Tropical Biology Section
Read, Jennifer , Sanson, Gordon , Burd, Martin , Evans, Robert , Jaffre, Tanguy .
Possible pre-conditions to the evolution of monocarpy in a long-lived tropical rainforest tree, Cerberiopsis candelabra (Apocynaceae).
Monocarpy is an intriguing life history strategy for a long-lived forest tree because of the inherent risk – the tree’s lifetime fitness depends on a single reproductive event during conditions of uncertain suitability for reproduction and seedling establishment. Cerberiopsis candelabra, native to the rainforests of New Caledonia (southwest Pacific), is a potentially long-lived tree, with ages of up to c. 140 years estimated from tree rings. In this species, monocarpy is combined with mass-flowering, so that a substantial (but variable) proportion of the trees in a stand may flower together at multi-year intervals. We ask what pre-conditions may have facilitated the evolution of this rare life-history strategy in C. candelabra, focusing on the roles of mass flowering, post-reproductive mortality, gregariousness and rapid growth. Population size structures and age structures commonly suggest a history of one or more recruitment episodes followed by a period of recruitment failure, the latter despite recent flowering events in most populations. Canopy gaps created by death of individual parents appear to be too small to allow seedling establishment, but mass flowering in high-density stands, with the consequent death of many adults, appears to enhance seedling recruitment by increasing light availability. This suggests that synchronous flowering and gregariousness have facilitated the evolution of monocarpy in this species. However, the paucity of recent recruitment in many stands suggests that infrequent catastrophic disturbance is a necessary adjunct for regeneration. We show that C. candelabra has low wood density, allowing relatively rapid growth after a disturbance, but high wood strength per unit density. The latter, together with the unusual tree architecture, potentially allows it to survive cyclones and tune its reproduction to coincide with infrequent severe catastrophes that open the forest canopy. Hence, the coincidence of multiple key traits may have facilitated the evolution of monocarpy in this species.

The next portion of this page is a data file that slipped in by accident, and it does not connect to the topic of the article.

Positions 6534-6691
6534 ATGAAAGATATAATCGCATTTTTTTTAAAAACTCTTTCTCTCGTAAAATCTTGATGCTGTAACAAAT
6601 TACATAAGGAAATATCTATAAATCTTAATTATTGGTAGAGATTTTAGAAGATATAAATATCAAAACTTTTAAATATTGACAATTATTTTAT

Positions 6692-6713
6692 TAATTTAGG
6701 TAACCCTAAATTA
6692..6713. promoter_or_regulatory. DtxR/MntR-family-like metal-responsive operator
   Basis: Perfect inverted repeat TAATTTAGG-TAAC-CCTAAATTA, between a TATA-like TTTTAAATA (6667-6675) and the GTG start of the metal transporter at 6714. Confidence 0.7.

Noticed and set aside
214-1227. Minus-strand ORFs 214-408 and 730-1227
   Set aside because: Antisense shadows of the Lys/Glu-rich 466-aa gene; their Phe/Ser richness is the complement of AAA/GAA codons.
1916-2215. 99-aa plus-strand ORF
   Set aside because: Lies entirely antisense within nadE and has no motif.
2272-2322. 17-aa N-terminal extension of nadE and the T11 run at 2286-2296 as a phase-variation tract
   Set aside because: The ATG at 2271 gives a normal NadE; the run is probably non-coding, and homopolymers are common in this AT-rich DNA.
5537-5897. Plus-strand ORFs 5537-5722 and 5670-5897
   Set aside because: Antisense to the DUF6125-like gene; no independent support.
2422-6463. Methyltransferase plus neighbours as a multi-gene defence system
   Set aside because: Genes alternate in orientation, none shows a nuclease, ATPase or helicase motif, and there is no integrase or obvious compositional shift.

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1 - Monash University, School of Biological Sciences, Victoria, 3800, Australia
2 - Commonwealth Scientific and Industrial Research Organisation, Materials Science and Engineering, Clayton, Victoria, 3168, Australia
3 - Institut de recherche pour le developpement, Centre de Noumea, Laboratoire de Botanique et d'Ecologie Appliquees, Noumea, 98848, New Caledonia
Presentation Type: Oral Paper:Papers for Sections
Location: 552A/Convention Center
Date: Monday, August 2nd, 2010
Time: 10:15 AM